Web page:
아침은 빛나라 이 강산 Ach'imŭn pinnara i kangsan May the morning shine on the rivers and mountains of this land, Shine bright, you dawn, on this land so fair
은금에 자원도 가득한 Ŭn'gŭme chawŏndo kadŭkhan Packed with the wealth of silver and gold. So rich in silver and in gold you are
삼천리 아름다운 내 조국 Samch'ŏlli arŭmdaun nae choguk My beautiful homeland of three thousand Ri[a] The country of three thousand Ri
반만년 오랜 력사에 Panmannyŏn oraen ryŏksaë With a long history of five millennia. Five thousand years your history.
𝄆 찬란한 문화로 자라난 𝄆 Ch'allanhan munhwaro charanan 𝄆 Brought up in a brilliant culture 𝄆 Rich in cultural heritage
슬기론 인민의 이 영광 Sŭlgiron inminŭi i yŏnggwang The glory of a wise people Our people ever were renowned and sage
몸과 맘 다 바쳐 이 조선 Momgwa mam ta pach'yŏ i Chosŏn We devote our bodies and minds And as with heart and soul we strive
길이 받드세 𝄇[b] Kiri pattŭse 𝄇[b] To supporting this Korea forever. 𝄇[b] Korea shall forever thrive! 𝄇[b]
Second verse
백두산 기상을 다 안고 Paektusan kisangŭl ta anko Embracing the atmosphere of Mount Paektu, And in the spirit of Mount Paektu,
근로의 정신은 깃들어 Kŭlloŭi chŏngsinŭn kittŭrŏ Nest for the spirit of labor, With love of toil that shall never die,
진리로 뭉쳐진 억센 뜻 Chilliro mungch'yŏjin ŏksen ttŭt The firm will, allied with the truth, With will of iron fostered by the truth,
온 세계 앞서 나가리 On segye apsŏ nagari Will set forth before the whole world. We'll lead the whole world by and by.
𝄆 솟는 힘 노도도 내밀어 𝄆 Sonnŭn him nododo naemirŏ 𝄆 The nation, created by the will of the People, We have the might to foil the angry sea,
인민의 뜻으로 선 나라 Inminŭi ttŭsŭro sŏn nara Facing the furious waves with thunderous force. Our land more prosperous still shall be,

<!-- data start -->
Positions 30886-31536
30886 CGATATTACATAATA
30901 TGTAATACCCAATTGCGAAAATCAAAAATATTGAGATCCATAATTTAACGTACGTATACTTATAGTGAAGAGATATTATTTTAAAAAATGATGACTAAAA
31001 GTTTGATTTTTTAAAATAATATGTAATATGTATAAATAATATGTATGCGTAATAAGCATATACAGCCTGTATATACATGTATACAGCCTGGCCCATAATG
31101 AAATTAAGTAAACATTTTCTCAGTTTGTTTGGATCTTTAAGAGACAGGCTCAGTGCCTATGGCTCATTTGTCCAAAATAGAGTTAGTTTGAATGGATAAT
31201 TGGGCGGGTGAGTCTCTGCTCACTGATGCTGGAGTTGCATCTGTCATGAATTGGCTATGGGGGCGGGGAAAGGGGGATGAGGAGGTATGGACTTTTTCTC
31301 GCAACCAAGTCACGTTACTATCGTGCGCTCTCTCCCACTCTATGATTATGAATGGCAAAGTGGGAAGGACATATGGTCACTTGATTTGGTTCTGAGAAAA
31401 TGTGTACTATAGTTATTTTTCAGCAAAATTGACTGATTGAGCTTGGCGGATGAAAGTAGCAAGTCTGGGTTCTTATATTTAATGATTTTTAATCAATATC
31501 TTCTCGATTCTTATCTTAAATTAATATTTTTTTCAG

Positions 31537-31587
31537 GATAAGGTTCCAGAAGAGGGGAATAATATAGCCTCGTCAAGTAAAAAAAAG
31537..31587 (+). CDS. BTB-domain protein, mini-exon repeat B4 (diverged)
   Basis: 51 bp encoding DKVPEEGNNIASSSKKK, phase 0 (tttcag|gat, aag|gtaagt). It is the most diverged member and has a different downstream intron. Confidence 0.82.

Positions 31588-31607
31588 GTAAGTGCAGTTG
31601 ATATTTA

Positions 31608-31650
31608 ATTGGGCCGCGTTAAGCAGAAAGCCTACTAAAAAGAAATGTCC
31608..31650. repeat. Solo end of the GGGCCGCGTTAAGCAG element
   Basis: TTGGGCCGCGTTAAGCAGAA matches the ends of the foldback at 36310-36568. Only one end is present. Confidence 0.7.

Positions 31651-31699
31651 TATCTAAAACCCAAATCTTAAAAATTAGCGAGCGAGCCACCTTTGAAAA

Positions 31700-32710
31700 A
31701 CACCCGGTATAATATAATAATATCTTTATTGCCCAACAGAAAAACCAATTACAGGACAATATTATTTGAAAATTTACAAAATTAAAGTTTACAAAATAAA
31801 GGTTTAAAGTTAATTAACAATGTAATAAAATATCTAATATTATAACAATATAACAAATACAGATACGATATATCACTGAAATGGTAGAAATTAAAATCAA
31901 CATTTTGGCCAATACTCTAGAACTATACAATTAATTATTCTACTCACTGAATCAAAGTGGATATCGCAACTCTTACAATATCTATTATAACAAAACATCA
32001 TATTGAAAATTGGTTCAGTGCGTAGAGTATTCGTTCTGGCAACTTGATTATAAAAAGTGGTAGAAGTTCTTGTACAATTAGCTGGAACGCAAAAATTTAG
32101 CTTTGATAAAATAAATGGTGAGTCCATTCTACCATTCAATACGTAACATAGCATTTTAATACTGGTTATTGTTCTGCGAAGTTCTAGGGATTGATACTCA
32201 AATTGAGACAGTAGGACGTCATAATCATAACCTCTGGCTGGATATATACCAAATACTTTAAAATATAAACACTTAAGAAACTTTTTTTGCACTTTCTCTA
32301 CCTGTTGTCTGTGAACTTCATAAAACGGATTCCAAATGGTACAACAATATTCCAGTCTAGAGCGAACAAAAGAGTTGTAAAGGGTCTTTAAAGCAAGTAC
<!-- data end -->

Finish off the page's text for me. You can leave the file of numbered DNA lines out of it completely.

한없이 부강하는 이 조선 Hanŏpsi puganghanŭn i Chosŏn Let's glorify this Korea forever, As by the people's will we strive,
길이 빛내세 𝄇[c] Kiri pinnaese 𝄇[c] Infinitely rich and strong. 𝄇[c] Korea shall forever thrive!

See also[edit]


  1. ^ Reference to Goguryeo's historical boundaries
  2. ^ a b c d Only when the first verse alone is performed.
  3. ^ a b c Only when both verses are performed.


  1. ^ a b c d Hoare, James E. (2012-07-13). Historical Dictionary of Democratic People's Republic of Korea. Scarecrow Press. p. 273. ISBN 9780810879874. Retrieved 10 April 2017.
  2. ^ "National Anthem of the DPRK". DPRK Today. Retrieved 27 July 2018.
  3. ^ a b Agency, Central Intelligence (2015-01-01). "KOREA, NORTH". The World Factbook. Masterlab. ISBN 9788379912131.
  4. ^ a b "애국가". Academy of Korean Studies. Retrieved October 8, 2013.
  5. ^ "애국가[愛國歌]". Doosan Coroporation. Retrieved October 8, 2013.
  6. ^ "애국-가愛國歌". NAVER Corp. Retrieved October 8, 2013.
  7. ^ Eddie Burdick (May 26, 2010). Three Days in the Hermit Kingdom: An American Visits North Korea. McFarland. p. 248. ISBN 978-0-7864-5653-6. Retrieved April 25, 2015.
  8. ^ BlueMarbleNations (27 October 2011). "North Korean National Anthem - "Aegukka" (KO/EN)" – via YouTube.
  9. ^ Military Parade Music (4 September 2015). "Military Music - North Korean National Anthem - "Aegukka"" – via YouTube.
  10. ^ a b Lankov, Andrei (April 24, 2007). North of the DMZ: Essays on Daily Life in North Korea. McFarland. p. 38. ISBN 978-0-7864-5141-8. Retrieved August 31, 2016.
  11. ^

Further reading[edit]